Liberia: Visiting U.S. Medical Team 'Timely and Appropriate', Says Pres. Weah

Under the auspices of Marcy Health Services, a United States based medical organization, in collaboration with Operation International, the 23-person U.S. Medical team is in Liberia performing a range of medical services at the John F. Kennedy Hospital in Monrovia

President George Weah has praised a visiting American medical team for its hard work and relieving services targeting citizens, particularly underprivileged Liberians, the Executive Mansion said in a release.

President Weah said he was elated that citizens and other residents in the country were benefiting from valuable medical services being conducted by the team of US doctors.

The President made the commendation on Tuesday, June 18, 2019, when the visiting doctors paid a courtesy call on him at his Foreign Affairs office in Monrovia.

Under the auspices of Marcy Health Services, a United States based medical organization, in collaboration with Operation International, the 23-person U.S. Medical team is in Liberia performing a range of medical services at the John F. Kennedy Hospital in Monrovia. Marcy Health Services is founded by a Liberian medical doctor, Madam Saiyai Hansen.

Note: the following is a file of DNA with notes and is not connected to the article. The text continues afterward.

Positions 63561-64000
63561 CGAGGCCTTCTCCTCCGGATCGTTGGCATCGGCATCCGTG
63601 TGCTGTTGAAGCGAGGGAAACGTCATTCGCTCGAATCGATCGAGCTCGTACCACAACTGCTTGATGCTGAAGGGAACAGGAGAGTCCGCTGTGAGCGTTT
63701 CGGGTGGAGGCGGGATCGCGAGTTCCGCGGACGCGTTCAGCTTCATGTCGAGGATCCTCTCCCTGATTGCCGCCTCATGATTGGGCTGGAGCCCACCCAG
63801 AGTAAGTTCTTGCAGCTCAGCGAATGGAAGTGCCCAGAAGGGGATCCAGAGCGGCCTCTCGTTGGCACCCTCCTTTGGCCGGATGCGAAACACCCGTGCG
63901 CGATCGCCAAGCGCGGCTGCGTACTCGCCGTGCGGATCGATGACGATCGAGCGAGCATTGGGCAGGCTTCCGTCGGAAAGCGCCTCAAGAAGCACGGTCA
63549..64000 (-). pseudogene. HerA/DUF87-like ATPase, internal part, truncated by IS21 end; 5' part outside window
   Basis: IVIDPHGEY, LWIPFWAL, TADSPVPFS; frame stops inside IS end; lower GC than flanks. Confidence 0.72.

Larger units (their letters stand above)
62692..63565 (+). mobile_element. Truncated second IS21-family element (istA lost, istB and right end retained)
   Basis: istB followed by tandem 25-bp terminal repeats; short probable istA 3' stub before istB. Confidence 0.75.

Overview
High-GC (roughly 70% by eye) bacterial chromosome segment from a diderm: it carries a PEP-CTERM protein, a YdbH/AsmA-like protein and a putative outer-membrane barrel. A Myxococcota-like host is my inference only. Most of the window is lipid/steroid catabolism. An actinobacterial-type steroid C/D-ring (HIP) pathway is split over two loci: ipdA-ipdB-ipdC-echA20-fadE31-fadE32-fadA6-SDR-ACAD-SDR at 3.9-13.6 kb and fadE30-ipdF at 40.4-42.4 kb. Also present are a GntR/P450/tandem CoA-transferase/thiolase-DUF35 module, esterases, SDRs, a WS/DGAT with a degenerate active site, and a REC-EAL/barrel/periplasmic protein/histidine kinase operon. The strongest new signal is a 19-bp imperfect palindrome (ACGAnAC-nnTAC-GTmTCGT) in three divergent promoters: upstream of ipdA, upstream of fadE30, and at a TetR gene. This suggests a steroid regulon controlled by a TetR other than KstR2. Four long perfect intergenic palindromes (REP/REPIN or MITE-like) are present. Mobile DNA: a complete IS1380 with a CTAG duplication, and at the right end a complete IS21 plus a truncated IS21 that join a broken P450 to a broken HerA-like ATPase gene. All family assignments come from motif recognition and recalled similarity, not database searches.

The medical practitioners were accompanied to the President's office by Dee-Maxwell Kemayah, Sr., Liberia's Ambassador Extraordinary and Plenipotentiary and Permanent Representative to the United Nations.

The team, which is also expected to visit school campuses to treat needy people, includes three Liberian medical doctors, including Saiyai Hansen, Patricia Anderson and Evelyn Jones.

"I want to thank the team for coming this far to help the people of Liberia. This is totally welcoming," the President said.

He praised the Liberian members of the team who mobilized their professional colleagues to come back home to conduct critical medical operations for fellow Liberians. President Weah said that the visit of the medical doctors to Liberia was "timely and appropriate," particularly when government has been searching for true partnerships in the health sector.

President Weah pledged his Government's commitment to partner with the visiting team to provide much-need medical services in the country calling them, "special people."

He emphasized the need for the involvement of relevant government agencies and ministries and the office of Liberia's First Lady, Clar Weah, to move on with plans to expand critical medical services to Liberians.

Amb. Kemayah, who helped facilitate the medical team's visit to Liberia, commended the President for granting the doctors audience. He promised to work with other partners to provide needed assistance to the people of Liberia.

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